Most common passwords of 2012

Here are the most common passwords of 2012. If you use one of these you should feel a little guilty (and very worried about the security of your data), and immediately change your password. Note: Adding “1” at the end of your password doesn’t fool anyone.

The passwords and their position change from 2011:

1. password (Unchanged)
2. 123456 (Unchanged)
3. 12345678 (Unchanged)
4. abc123 (Up 1)
5. qwerty (Down 1)
6. monkey (Unchanged)
7. letmein (Up 1)
8. dragon (Up 2)
9. 111111 (Up 3)
10. baseball (Up 1)
11. iloveyou (Up 2)
12. trustno1 (Down 3)
13. 1234567 (Down 6)
14. sunshine (Up 1)
15. master (Down 1)
16. 123123 (Up 4)
17. welcome (New)
18. shadow (Up 1)
19. ashley (Down 3)
20. football (Up 5)
21. jesus (New)
22. michael (Up 2)
23. ninja     (New)
24. mustang (New)
25. password1 (New)

http://www.prweb.com/releases/2012/10/prweb10046001.htm

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Small business security breach infographic

Here’s an interesting infographic showing statistics on small businesses security breaches. The majority of security breaches last year were in companies with less than 100 employees. Naturally, a large number of small businesses think they’re too small to be targeted by attackers.

http://25.media.tumblr.com/tumblr_m6p4vvgOJl1qhmvhmo1_1280.png?sf5498053=1

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Yahoo accounts hacked, change your password.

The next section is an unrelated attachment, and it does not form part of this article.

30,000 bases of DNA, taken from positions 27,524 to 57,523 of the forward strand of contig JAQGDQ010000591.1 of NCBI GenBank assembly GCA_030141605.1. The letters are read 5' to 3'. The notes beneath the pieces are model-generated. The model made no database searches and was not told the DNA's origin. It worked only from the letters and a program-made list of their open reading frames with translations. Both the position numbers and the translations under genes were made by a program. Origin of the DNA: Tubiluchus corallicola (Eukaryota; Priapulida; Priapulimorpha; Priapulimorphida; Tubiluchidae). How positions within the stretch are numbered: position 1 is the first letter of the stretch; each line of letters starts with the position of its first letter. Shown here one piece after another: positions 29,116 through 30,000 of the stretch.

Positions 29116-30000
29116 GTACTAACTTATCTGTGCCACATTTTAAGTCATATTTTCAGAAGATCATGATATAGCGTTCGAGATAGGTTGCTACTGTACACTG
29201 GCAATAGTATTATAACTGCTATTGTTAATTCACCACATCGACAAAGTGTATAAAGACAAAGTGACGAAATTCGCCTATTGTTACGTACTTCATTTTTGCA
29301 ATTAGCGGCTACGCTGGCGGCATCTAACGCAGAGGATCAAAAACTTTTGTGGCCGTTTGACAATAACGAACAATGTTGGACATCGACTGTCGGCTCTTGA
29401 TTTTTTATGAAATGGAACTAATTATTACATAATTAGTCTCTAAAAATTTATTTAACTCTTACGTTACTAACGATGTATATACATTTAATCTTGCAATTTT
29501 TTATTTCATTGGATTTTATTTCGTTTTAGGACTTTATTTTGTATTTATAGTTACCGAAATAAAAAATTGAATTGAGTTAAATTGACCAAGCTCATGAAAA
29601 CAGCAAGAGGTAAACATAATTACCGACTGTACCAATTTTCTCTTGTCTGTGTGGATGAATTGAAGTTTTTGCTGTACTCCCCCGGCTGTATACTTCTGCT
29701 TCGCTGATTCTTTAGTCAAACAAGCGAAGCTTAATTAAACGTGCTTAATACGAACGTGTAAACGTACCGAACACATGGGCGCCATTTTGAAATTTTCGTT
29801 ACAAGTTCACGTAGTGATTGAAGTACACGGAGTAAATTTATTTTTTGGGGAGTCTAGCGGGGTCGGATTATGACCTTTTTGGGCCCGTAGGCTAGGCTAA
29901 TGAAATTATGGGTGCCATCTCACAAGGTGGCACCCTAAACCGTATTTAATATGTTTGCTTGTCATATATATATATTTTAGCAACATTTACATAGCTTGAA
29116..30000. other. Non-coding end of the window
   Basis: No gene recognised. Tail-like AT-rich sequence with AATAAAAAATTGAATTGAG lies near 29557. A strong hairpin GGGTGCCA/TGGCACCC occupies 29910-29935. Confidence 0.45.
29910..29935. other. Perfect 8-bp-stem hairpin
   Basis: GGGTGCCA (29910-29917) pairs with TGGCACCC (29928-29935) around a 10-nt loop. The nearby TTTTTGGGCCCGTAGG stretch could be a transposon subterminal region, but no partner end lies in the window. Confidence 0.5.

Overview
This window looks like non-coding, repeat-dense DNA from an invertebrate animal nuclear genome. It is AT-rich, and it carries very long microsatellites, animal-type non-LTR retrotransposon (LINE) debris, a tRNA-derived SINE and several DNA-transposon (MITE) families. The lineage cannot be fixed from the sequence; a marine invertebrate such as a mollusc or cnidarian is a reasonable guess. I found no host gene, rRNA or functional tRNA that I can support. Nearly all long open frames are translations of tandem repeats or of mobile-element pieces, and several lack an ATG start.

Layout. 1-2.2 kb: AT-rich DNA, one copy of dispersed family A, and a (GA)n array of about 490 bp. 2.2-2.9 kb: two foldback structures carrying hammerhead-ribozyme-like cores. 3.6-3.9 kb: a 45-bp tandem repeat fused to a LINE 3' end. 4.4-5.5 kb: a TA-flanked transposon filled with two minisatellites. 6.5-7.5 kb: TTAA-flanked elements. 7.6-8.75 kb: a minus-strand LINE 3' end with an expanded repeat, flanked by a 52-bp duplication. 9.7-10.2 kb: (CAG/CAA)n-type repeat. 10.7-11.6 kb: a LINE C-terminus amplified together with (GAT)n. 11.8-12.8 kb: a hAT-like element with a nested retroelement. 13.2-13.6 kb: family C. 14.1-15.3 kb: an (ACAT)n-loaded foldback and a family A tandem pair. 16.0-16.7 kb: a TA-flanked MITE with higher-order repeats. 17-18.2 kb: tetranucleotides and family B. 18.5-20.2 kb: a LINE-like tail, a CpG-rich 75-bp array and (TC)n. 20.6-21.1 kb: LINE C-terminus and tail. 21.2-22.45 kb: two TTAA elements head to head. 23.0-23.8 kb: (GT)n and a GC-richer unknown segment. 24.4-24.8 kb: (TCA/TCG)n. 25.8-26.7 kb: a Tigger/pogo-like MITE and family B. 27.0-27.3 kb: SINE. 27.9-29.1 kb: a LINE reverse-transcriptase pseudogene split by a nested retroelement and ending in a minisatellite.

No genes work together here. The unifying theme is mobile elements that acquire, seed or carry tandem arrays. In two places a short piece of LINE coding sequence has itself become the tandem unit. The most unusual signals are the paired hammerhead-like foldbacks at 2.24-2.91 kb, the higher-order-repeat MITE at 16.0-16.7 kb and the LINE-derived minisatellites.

Details are thin since this was just announced, but 450,000 Yahoo accounts have had their passwords revealed. If you have a Yahoo account you’ll want to change your password immediately.

http://arstechnica.com/security/2012/07/yahoo-service-hacked/

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FBI warns of malware installed via hotel Internet connections

If you’re traveling abroad be extra careful when it comes to surfing the web, clicking on pop up windows, and software updates. The FBI has found that laptops using hotel Internet connections are being infected with malware that masquerades as legitimate software updates. Reading between the lines it sounds like foreign agencies are specifically targeting hotel networks where US citizens are known to stay, giving them a higher rate of infection of US targets versus other locations. Be sure to update your computer before you leave for a trip and verify any updates you install while abroad.

http://www.ic3.gov/media/2012/120508.aspx

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600,000 Macs infected with Flashback botnet

It’s estimated that 600,000 Macs are infected with the Flashback botnet, evidence that OS X is becoming a more popular target for attackers. Be sure to apply the OS X Java update that came out recently, and use a virus scanner for a little extra protection.

http://news.cnet.com/8301-1009_3-57409619-83/more-than-600000-macs-infected-with-flashback-botnet/

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Public Key Cryptography explained simply with paint

Have you ever wondered how sensitive data is exchanged over the Internet and kept secret from prying eyes? Here’s a great explanation of Public Key Cryptography using paint.

http://www.youtube.com/watch?v=3QnD2c4Xovk

Check out the rest of his videos, there’s more interesting security-related stuff.

http://www.youtube.com/user/ArtOfTheProblem

 

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Your password is a lot weaker than you think